For this delivery, the lecture was reduced in scope: the aim of the lecture was to give an introduction to and an overview of the topic rather than to cover it in its entirety. Furthermore, the lab sessions provided students opportunity to work unsupervised on their assignments. Lecturers were still available to students but they did not ‘patrol’ the lab areas as before.

It was considered that after the first week, a remedial lecture should precede the introductory lecture. The aim of this would have been to address any questions that students might have had, after having studied the previous week's topic. However, previous experience (Jones, 1994) suggested that this did not work well as students did not, in fact, ask questions during this time. Instead, an informal session of questions and answers was undertaken at the beginning of each lecture period and students were encouraged to submit questions via electronic mailing list. This worked quite well and, as was hoped, on occasions, some students were confident enough to contribute towards their colleagues’ problems both during face-to-face sessions as well as electronically.

The Results

The results of this trial were quite encouraging in that the examination results were very similar to those of the previous year when the unit was taught more conventionally and those studying the module were positive about the changes.

In response to a questionnaire given at the end of the course, it was clear that a large majority used the Web site and thought it was either ‘helpful’ or ‘essential’. Also, most subscribed to the mailing list and, again, a majority of students found it ‘helpful’.

In contrast to a previous course, most students found the web site for the module to be ‘easy to navigate’. This suggests that the addition of a ‘guided tour’ that was built into the site helped the students in subsequent use of the site (Wright and Jones, 1997).

One of the benefits of this mode of teaching (with particular reference to the use of a mailing list) was that less time was spent in answering questions from students who would drop in to the lecturer's office. These questions were either dealt with during the lecture period or via the mailing list. This was beneficial to both staff and students: from the lecturers’ point of view, they were not continually interrupted when trying to concentrate on other work, they could schedule when to deal with the questions, and from the students' point of view, they did not have to seek the lecturers out and probably got a swifter response to their questions than they would have otherwise.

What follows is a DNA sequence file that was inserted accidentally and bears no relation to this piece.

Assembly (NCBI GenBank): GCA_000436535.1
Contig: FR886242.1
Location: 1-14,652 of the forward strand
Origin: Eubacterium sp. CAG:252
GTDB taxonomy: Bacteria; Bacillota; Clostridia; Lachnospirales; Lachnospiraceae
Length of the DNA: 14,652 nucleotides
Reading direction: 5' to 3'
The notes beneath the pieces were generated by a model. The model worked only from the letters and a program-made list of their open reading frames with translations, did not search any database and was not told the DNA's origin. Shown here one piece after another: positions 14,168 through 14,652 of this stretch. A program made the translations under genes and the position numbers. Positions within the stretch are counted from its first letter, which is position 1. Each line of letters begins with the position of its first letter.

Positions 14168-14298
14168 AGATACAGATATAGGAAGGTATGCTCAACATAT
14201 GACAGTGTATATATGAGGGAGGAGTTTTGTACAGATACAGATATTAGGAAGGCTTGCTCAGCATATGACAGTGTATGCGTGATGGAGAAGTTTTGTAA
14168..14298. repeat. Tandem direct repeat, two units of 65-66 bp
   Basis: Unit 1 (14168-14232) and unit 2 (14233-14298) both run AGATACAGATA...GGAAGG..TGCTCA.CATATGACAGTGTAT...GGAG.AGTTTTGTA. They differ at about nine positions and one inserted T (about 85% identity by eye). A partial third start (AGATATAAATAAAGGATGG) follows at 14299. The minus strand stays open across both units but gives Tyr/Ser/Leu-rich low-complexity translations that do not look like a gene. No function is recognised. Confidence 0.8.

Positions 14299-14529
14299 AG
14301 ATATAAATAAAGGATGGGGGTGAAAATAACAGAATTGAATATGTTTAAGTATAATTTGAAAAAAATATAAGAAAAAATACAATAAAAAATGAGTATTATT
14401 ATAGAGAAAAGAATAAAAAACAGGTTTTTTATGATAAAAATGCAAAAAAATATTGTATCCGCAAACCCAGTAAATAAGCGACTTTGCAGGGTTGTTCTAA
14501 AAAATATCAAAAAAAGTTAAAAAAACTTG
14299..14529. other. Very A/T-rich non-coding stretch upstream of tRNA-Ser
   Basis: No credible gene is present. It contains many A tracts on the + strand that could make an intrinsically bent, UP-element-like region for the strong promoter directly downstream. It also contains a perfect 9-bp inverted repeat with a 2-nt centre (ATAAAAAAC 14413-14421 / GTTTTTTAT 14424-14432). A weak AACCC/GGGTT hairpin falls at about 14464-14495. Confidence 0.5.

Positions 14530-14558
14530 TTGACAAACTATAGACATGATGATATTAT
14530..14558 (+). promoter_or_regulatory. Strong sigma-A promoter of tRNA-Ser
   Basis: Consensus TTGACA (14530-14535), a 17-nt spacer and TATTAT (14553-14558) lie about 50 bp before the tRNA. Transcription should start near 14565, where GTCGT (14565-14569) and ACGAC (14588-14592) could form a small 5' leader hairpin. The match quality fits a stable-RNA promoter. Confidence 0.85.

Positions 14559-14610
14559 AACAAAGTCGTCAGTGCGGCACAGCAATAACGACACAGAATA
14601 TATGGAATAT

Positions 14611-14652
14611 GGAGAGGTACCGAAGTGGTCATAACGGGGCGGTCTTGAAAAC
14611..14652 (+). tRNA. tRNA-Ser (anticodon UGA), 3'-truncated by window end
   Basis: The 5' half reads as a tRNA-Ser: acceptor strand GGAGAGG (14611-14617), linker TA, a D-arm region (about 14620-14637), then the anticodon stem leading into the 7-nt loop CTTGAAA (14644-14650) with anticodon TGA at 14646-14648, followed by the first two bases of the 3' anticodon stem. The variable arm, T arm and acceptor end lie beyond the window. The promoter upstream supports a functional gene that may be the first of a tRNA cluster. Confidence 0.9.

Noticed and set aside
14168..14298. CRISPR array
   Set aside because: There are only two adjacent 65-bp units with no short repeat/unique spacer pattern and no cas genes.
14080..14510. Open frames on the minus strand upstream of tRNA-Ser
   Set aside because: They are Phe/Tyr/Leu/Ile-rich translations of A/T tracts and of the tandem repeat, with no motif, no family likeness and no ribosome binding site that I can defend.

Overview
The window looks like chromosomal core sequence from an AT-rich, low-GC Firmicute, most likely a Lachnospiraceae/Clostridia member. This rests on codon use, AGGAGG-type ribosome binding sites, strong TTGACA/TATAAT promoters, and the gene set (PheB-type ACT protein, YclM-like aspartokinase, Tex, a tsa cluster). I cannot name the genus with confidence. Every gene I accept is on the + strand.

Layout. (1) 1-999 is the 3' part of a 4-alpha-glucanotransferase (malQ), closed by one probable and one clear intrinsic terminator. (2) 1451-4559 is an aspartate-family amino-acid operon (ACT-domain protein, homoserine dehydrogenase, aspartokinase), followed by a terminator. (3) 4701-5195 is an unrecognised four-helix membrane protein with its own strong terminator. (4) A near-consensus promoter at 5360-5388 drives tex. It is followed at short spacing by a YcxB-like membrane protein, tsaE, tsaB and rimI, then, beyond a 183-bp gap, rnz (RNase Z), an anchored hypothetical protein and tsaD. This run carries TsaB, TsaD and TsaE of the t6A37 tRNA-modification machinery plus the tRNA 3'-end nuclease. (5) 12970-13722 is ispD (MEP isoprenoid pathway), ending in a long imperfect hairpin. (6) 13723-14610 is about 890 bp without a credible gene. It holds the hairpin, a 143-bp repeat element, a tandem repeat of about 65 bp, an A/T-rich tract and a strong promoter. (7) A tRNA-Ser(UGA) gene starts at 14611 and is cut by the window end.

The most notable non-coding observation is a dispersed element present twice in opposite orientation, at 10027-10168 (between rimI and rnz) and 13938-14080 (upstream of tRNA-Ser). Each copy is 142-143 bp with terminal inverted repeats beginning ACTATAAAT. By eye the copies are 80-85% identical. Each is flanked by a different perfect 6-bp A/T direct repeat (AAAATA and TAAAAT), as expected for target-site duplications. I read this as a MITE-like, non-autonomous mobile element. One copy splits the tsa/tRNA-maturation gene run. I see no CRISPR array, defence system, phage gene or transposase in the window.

This more student-centred and web-based approach to teaching seems to work at least as well as a conventional one, in terms of the examination results obtained by students, and it certainly does not seem to detract from the student learning experience, (indeed, students seemed very happy with the new arrangements).

A guided learning approach requires rather more efforts in the preparation of materials than a more conventional approach but this is mostly a 'one-off' task, and time saved by the lecturer using this mode of delivery can offset the time required for maintenance of the materials.

The use of hypermedia for the production of learning materials may never totally replace printed paper and, indeed, perhaps it should not. Paper is an extremely flexible medium and our combination of web-based materials and conventional books seems to have worked well. However, the authors hope that the introduction of online resources will continue to enhance the effectiveness of teaching and learning (indeed we are exploring the use of these materials in the acquisition of transferable skills). For this reason, the development of web-based resources will continue with the aim of providing better learning materials for students and better feedback for teaching staff.


  • Freer, J. R. (1996). Computer Communications and Networks, London, UK: UCL Press.
  • Jones, R. A. (1994). Adapting the Delivery of a Computing Unit for Flexible Learning. Paper presented at the 2nd All-Ireland Conference on the Teaching of Computing, August, Dublin, Ireland.
  • Miller, G. A. (1956). The magical number seven, plus or minus two: Some limits on our capacity for processing information. The Psychological Review, 63, 81-97.
  • Peterson, L. & Davie, B. (1996). Computer Networks, San Francisco, USA: Morgan Kaufman.
  • Race, P. (1989). The Open Learning Handbook, London, UK: Kogan Page.
  • Stallings, W. (1997). Data and Computer Communications, New Jersey, USA: Prentice Hall.
  • Tanenbaum, A. S. (1996). Computer Networks, New Jersey, USA: Prentice Hall.
  • Wright C. & Jones R. (1997). A Novel Architecture for WWW-based Learning: the implementation of guided tours on the WWW. Paper presented at the 5th Annual Conference on the Teaching of Computing, September, Dublin, Ireland.